Current estimates reveal that between 5-8% of Americans avoid dentists out of fear. Meanwhile, 20% are anxious to the point that they will only seek dental treatment only when necessary.

Dental anxiety, fear, or phobia are usually triggered by certain events or experiences, and some of these are:

Loss of control – Some patients feel like they’re losing control when they lie on a dental chair and find it overwhelming when a dentist hover above their heads and probe inside their mouths. They typically associate the feeling with helplessness or being trapped.

Pain – Most people dread going to the dentist out of fear of pain, especially those who have a low pain threshold. Embarrassment – Some patients feel ashamed or embarrassed when dentists look inside their mouths and examine their gums and teeth. Discomfort can also result from the little distance between a patient and dentist during treatment.

Past Experience – Most people develop dental fears due to a bad experience in the past. If a previous treatment was painful or resulted to complications, a patient may develop trepidation about going to the dentist again.

Dental Anxiety, Fear, and Phobia: Knowing the Difference

Dental anxiety, fear, and phobia are similar in a sense that they all have something to do with apprehensions about going to the dentist. However, they differ to some extent.

Dental anxiety refers to being uneasy or worried about something unknown. Most patients experience this to a certain degree, especially if they’re about to undergo a treatment for the first time. Meanwhile, fear is a reaction to a known danger, which can be brought about by a bad experience in the past. It can also result to a fight-or-flight reaction.

Dental phobia, on the other hand, is a more intense feeling of fear or dread. People who have it are typically panic-stricken and will do anything to avoid dental visits and treatments. Typically, dental phobics only visit dentists and seek treatment when their condition becomes overwhelming.

Dental anxiety, fear, and phobia not just result to poor oral health, but also affect a person’s well-being. In fact, they can pave way for other health problems, low self-esteem, or self doubt.

Overcoming Dental Fears There are ways to overcome any apprehensions you may have about going to the dentist. Here are ten ways to help you do so.

1. Recognize your Fears. To better understand your feelings and address them, you need to come into terms with your anxiety or fear of going to the dentist. Write your fears down, so that you can talk about them better. Listing your fears will not just help you recognize them, but also aid your dentist in explaining what’s causing your anxiety or phobia and helping you deal with it.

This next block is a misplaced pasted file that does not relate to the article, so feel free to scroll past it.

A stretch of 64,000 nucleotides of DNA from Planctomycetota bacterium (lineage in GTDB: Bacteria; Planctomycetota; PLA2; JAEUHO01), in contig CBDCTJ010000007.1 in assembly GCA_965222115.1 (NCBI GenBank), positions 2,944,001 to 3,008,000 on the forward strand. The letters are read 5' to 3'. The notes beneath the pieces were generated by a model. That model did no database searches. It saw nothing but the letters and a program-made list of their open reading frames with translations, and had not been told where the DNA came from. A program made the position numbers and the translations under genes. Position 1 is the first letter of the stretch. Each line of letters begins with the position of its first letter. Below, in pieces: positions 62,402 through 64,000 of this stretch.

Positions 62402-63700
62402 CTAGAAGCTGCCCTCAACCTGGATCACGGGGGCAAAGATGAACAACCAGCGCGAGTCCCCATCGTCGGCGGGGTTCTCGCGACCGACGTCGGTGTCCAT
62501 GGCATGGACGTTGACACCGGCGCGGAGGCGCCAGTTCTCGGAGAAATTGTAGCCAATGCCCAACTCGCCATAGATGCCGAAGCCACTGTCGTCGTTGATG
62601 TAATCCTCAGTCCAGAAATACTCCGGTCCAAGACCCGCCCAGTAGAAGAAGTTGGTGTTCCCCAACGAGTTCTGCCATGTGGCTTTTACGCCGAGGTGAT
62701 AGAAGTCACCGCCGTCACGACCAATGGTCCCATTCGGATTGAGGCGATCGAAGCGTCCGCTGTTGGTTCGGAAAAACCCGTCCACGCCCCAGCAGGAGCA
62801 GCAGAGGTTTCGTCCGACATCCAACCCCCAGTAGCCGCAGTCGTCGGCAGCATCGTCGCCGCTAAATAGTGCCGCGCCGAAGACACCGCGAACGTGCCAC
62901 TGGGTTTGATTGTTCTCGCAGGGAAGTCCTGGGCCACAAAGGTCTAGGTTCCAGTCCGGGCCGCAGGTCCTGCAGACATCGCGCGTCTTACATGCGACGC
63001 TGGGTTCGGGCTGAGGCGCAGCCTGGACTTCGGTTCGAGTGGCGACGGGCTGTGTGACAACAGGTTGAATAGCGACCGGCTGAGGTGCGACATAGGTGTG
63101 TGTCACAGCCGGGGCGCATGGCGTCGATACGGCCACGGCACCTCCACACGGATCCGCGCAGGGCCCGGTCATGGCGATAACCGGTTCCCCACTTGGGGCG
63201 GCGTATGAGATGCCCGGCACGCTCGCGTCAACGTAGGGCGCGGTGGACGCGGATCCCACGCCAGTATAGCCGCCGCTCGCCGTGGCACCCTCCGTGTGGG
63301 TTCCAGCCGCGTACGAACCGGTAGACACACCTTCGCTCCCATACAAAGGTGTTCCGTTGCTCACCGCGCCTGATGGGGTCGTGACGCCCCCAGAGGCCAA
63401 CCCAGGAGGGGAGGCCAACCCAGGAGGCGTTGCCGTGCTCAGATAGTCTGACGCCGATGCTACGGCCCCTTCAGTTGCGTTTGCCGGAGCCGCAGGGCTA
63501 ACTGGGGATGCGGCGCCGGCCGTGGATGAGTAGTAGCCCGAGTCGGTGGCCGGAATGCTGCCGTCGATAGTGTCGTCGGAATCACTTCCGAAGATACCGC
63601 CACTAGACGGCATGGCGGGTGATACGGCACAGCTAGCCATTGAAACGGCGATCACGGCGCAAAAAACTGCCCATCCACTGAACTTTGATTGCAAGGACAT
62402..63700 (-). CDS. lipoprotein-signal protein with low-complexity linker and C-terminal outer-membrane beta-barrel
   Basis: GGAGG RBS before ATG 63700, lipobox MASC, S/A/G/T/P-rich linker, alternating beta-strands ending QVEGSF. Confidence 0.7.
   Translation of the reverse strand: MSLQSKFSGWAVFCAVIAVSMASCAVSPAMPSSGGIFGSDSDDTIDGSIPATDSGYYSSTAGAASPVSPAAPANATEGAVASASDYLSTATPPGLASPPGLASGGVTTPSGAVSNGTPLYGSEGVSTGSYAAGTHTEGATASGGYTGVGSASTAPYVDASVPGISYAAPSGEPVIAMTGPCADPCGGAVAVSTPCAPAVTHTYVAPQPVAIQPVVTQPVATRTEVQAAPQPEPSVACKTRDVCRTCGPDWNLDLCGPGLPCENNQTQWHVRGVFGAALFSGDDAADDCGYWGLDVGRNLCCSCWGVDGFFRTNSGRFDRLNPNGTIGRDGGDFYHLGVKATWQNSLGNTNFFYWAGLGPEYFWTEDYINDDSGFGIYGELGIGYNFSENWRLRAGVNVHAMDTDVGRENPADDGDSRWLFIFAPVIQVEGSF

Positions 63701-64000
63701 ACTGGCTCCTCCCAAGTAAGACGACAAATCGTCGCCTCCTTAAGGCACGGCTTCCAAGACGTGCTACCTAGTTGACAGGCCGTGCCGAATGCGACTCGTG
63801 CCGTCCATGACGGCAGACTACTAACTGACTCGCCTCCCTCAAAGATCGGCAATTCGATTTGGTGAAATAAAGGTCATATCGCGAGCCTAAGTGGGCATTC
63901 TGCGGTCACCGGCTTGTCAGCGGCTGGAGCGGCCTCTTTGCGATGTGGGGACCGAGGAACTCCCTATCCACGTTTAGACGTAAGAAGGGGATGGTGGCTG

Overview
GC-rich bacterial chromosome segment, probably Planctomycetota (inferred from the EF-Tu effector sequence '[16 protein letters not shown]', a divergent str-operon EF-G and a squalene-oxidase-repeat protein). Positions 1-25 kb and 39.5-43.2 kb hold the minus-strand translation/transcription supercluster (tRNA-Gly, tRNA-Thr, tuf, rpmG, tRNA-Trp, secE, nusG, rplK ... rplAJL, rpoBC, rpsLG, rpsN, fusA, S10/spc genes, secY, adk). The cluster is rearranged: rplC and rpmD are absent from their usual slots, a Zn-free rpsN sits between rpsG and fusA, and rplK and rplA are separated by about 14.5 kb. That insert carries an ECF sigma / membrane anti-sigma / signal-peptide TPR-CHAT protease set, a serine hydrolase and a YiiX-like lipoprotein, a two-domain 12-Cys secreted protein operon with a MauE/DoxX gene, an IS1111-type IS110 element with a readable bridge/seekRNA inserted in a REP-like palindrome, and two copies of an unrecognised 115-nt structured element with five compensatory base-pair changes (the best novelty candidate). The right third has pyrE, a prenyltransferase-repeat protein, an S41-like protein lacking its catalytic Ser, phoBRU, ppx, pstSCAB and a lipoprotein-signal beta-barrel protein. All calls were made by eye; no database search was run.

2. Find the Right Dentist. A big part of overcoming your dental fears is choosing the right dental center to work with. Look up local listings and ask family and friends for Reviews. Focus your search on dentists who specialize in treating anxious or fearful patients.

Once you narrowed down choices, start calling each of them. Observe how the staff talks to you. Are they accommodating? Do they sound dismissive? Did the dentist return your call? If you’re comfortable talking with them on the phone, you can schedule a visit to get a feel of the place and meet the dentist in person.

On your visit, take note of the place’s atmosphere and surroundings. If it’s clean and you feel relaxed, then that’s a good sign it’s a clinic that can address not just your oral problems but also your anxiety.

While it’s comforting to hear phrases like, “There’s nothing you should worry about,” or “It’s going to be different with us,” keep in mind that a good dentist will not say those things. Instead, the right dentist will offer assurance through an understanding of your fears without making you feel judged.

3. Communicate your Fears and Anxiety. The foundation of any good relationship is communication. Early on, even before you set an appointment with a dentist, it’s best to be vocal about your apprehensions, fears, and anxiety. This way, you’re giving the dentist a way to gauge your situation and tailor an action plan suited for your needs. In most cases, dentists would devise cues and signals if you want to take breaks or stop the treatment if you get uncomfortable.

4. Determine Ways to Gradually Reduce your Fears. For people with dental fear, visits should not just be about getting a procedure done, it should be about creating a good experience, so that any fear or anxiety can be reduced. The right doctor will not rush you into treatment if you’re uncomfortable

As you work with a dentist, see if you can begin with milder treatments, so that you can ease into sitting on that dental chair and having your dentist look inside your mouth. Once you’re ready, you can proceed to more advanced treatments.